2. What is a Smart Contract and how do I build one?

A smart contract is simply a computer protocol designed to automate the performance of a contract. While the concept is popularly tied to publicly traded cryptocurrencies such as bitcoin and eth, in the business context smart contracts and distributed ledgers are employed on a private, permissioned basis without the use of cryptocurrencies or tokens of any sort.

My company, Data Gumbo, provides a platform for the creation and execution of industrial smart contracts. Think of smart contracts as computer code that captures the business rules and logic of an existing natural language smart contract and uses data collected from the field to calculate payments. In most B2B situations, the smart contract does not replace the legal contract, rather it complements its execution. Whether smart contracts are legally binding as standalone constructs depends on both the situation and the jurisdiction[1], but from our experience, the intent is to use the smart contract to improve the execution of a traditionally conceived legal contract.

In addition to the commercial business case for utilizing smart contracts touched on in the first post, the use of smart contracts drives additional business benefits:

  • Automation of the transaction tends to eliminate human error
  • Removes many inefficiencies and unnecessary process steps
  • Forces parties to agree on black and white terms, then automatically enforces those terms
  • Allows for testing using historical data to ensure the business logic functions as agreed
  • Creates a shared, immutable audit trail for all parties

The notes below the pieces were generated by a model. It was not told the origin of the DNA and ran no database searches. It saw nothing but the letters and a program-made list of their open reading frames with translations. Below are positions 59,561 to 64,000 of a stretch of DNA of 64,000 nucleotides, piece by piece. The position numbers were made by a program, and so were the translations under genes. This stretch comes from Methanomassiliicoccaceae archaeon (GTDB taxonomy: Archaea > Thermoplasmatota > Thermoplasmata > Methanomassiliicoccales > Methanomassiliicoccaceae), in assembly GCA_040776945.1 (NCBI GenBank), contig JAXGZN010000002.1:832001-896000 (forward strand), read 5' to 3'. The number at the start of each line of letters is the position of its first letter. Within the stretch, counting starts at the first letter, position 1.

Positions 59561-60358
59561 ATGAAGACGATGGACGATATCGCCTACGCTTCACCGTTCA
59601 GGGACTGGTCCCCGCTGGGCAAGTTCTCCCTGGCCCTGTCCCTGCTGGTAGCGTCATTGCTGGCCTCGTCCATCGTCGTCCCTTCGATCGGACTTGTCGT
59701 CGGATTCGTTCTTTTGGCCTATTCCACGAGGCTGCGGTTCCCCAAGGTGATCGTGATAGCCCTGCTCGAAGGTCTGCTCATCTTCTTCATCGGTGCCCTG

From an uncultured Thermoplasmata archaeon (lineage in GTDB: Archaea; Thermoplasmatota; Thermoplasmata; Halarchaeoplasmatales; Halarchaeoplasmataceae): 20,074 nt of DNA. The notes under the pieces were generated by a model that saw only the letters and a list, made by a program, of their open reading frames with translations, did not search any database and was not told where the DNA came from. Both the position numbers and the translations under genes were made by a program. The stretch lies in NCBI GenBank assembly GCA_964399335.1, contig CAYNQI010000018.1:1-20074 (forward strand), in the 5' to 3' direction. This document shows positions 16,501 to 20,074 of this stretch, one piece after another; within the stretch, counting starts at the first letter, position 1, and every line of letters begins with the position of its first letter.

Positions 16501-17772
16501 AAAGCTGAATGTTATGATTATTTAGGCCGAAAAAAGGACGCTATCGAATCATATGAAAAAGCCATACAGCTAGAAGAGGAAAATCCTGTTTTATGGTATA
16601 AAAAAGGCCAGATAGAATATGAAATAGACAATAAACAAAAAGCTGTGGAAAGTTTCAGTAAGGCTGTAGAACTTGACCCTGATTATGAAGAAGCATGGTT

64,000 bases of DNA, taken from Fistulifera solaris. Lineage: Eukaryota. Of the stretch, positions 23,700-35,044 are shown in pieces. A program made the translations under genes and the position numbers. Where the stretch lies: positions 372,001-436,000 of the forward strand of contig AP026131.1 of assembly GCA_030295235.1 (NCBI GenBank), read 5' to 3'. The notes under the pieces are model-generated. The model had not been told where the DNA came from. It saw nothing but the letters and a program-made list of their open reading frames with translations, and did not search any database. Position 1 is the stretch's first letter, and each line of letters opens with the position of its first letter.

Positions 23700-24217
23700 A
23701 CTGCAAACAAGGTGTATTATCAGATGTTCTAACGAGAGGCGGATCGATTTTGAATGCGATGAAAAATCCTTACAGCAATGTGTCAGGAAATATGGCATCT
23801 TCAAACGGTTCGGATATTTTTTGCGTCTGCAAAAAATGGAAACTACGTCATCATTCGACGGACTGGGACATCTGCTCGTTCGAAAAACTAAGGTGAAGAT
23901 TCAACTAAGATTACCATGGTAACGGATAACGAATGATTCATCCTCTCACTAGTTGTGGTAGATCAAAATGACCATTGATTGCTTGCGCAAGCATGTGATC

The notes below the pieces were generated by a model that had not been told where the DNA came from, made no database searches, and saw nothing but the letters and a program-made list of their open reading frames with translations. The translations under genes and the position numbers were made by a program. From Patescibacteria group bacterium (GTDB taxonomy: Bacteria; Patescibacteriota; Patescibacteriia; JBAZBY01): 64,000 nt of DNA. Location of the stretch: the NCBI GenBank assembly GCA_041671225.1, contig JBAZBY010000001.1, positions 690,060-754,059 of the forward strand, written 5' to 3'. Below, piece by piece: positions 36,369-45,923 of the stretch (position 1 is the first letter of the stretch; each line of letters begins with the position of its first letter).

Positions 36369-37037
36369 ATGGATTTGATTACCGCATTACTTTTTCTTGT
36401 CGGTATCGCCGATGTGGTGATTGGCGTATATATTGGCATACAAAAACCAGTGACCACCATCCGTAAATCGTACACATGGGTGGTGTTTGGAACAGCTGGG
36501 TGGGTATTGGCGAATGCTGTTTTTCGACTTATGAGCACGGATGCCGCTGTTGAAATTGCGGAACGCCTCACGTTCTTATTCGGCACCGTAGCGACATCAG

• Creates a shared, immutable record of the final transactions with evidence to support them
  • All data and results encrypted end to end

Smart contracts typically collect data from various systems utilized by buyers, sellers and third parties like trucking companies, drilling contractors or railways as inputs for business logic. The exact sources of data will vary by the use case but are generally digital. I’ll go into more detail about how to approach data acquisition in a subsequent post. In a Data Gumbo smart contract, the high level flow of information looks like this:

  1. Key commercial data is collected from buyers, sellers and third parties via application programming interfaces (APIs) or system specific data collectors. Data sets could be anything from sensor events like “a truck crossed the geofence” or “the drill bit moved 1108 meters on this run” to data from standard digital reports filled out by field personnel. Whatever data the parties agree to provides the source of truth for a particular contract
  2. The data is mapped into a standard set of data base tables maintained by Data Gumbo – this allows a smart contract to be written once and applied to many buyer / seller combinations without requiring constant code changes
  3. The smart contract contains business logic that includes payment triggers – anything from “once a day” to “upon completion of a well” or “upon meeting the minimum required offtake for the month”